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Treasury Secretary Tim Geithner Suggests Debt Ceiling Is Unconstitutional

By Ian Millhiser on July 1, 2011 at 1:48 pm

"Treasury Secretary Tim Geithner Suggests Debt Ceiling Is Unconstitutional"

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Earlier this week, Sen. Chris Coons (D-DE) revealed that several senators are studying whether the debt ceiling may be unconstitutional, thus giving President Obama the ability to declare it so and save the nation from a crippling economic disaster if Republicans fail to raise our debt limit. An interview with Treasury Secretary Tim Geithner suggests that the Administration may already be considering this option. Last month, Geitner suggested to Politico’s Mike Allen that the Debt Ceiling violates the Fourteenth Amendment:

ALLEN: You’ve been clear about the risk in not acting on the debt ceiling. Do you think Members of Congress get that?

GEITHNER: I think the leadership absolutely understands it. I think the vast bulk of Congress understands it completely. I think there are some people that are pretending not to understand it, who think there is leverage for them in threatening a default.

I don’t understand it as a negotiating position. I mean, really, think about it, you’re going to say that, uh, can I read you the Fourteenth Amendment. . . . “the validity of the public debt of the United States authorized by law including debts incurred for the payments of pensions and bounties for services in suppressing insurrection and rebellion”—this is the important thing—“shall not be questioned.” So, as a negotiating strategy, you’re going to go say, “if you don’t do things my way, I’m going to force the United States to default—not pay the legacy of bills accumulated by my predecessors in Congress?” It’s not a credible negotiating strategy, and it’s not going to happen.

Watch it:

Geithner may want to rethink his claim that congressional leaders understand the danger of a debt default, now that GOP leaders walked away from negotiations over the debt ceiling to protect tax breaks for the very richest Americans. But his citation to the Fourteenth Amendment is a very encouraging sign that the White House is seriously exploring whether the Constitution will save America’s economy from the GOP’s extortionary tactics.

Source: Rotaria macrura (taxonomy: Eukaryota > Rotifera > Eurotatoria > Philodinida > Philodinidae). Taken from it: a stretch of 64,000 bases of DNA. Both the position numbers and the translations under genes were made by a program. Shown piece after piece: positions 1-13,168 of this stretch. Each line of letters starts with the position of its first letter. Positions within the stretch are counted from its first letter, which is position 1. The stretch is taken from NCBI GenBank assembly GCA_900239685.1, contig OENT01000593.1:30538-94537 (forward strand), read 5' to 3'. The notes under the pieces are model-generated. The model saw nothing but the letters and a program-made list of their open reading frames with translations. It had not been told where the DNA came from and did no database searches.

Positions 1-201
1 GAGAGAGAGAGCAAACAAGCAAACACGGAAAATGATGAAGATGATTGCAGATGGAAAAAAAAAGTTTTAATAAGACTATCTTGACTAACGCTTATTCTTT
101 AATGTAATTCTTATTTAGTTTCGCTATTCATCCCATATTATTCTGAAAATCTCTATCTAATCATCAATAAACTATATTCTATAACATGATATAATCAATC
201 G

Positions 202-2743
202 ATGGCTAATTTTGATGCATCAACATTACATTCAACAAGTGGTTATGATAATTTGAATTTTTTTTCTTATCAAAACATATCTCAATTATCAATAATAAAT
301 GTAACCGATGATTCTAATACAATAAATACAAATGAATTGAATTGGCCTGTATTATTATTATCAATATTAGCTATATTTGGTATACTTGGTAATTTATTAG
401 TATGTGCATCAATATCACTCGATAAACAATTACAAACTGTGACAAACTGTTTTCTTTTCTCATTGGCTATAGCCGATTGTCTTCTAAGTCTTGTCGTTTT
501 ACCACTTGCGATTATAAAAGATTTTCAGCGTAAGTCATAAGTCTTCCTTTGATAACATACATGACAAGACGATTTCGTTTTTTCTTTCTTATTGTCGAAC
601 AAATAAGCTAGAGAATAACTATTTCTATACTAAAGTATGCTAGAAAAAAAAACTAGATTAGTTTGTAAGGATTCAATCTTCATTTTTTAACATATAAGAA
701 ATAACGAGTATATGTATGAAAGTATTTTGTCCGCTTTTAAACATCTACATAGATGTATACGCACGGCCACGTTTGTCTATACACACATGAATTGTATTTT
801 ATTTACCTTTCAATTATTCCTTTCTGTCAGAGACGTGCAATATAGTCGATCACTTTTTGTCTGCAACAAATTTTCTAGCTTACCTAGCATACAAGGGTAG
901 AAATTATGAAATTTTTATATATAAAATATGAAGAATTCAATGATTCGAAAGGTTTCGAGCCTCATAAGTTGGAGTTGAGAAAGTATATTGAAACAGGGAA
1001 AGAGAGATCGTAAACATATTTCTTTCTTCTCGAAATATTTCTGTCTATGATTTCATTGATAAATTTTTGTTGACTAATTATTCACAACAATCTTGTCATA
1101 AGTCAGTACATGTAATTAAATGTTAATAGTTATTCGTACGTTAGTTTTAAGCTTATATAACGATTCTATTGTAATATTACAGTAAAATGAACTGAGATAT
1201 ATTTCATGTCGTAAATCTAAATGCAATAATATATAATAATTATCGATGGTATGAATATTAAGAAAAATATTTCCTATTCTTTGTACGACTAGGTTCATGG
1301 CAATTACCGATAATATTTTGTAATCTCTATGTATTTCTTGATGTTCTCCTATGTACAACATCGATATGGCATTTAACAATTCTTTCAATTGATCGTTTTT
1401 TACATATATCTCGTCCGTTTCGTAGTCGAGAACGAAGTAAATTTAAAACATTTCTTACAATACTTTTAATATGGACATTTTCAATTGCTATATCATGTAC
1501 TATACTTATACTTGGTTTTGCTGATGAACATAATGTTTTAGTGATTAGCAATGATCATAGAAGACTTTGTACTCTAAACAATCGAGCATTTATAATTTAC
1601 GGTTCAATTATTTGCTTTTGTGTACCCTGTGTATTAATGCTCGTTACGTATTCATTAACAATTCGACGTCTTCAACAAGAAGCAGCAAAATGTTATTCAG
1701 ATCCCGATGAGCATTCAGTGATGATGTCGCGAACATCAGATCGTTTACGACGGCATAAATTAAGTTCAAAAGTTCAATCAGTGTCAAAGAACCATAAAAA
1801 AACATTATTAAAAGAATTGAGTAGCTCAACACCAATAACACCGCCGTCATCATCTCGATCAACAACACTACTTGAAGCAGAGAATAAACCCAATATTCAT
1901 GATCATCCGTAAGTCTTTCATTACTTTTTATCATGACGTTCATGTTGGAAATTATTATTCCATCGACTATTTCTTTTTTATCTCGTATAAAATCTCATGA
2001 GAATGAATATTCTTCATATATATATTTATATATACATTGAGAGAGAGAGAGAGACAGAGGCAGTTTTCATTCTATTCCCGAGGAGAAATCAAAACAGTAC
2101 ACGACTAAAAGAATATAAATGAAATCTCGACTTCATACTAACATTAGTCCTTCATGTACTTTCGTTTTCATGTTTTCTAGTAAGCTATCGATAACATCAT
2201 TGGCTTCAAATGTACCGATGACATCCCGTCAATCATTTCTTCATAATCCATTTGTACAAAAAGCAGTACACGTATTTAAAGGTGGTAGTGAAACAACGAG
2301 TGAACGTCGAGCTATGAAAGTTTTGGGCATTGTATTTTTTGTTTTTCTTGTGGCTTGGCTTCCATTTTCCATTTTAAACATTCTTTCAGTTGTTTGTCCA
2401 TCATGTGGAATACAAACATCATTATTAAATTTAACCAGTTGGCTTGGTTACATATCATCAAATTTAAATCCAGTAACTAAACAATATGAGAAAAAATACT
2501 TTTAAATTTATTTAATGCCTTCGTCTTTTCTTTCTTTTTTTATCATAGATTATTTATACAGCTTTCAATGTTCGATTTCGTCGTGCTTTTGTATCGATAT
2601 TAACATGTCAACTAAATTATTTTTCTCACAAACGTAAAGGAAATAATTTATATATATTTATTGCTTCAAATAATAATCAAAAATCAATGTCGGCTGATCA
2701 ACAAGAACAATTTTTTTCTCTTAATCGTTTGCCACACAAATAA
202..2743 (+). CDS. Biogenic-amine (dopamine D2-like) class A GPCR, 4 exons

As Yale Law Professor Jack Balkin explains, the “validity of the public debt” language was inserted into the Fourteenth Amendment entirely to prevent the kind of hostage taking Republicans are now engaged in:

The original purpose of Section Four, which is reflected in its text, was to prevent political disruption and party wrangling over the public debt following the Civil War. However, the language of the Amendment went beyond this particular historical concern. It was stated in broad terms in order to prevent future majorities in Congress from repudiating the federal debt to gain political advantage, to seek political revenge, or to try to disavow previous financial obligations because of changed policy priorities. . . .

The threat of defaulting on government obligations is a powerful weapon, especially in a complex, interconnected world economy. Devoted partisans can use it to disrupt government, to roil ordinary politics, to undermine policies they do not like, even to seek political revenge. Section Four was placed in the Constitution to remove this weapon from ordinary politics.

Hopefully, the GOP’s threat to destroy the entire national economy will prove to be a bluff, and the debt ceiling will be raised the old fashioned way. If it is not, however, Geithner’s statement is a hopeful sign that the White House is exploring all available options to save America from catastrophe.

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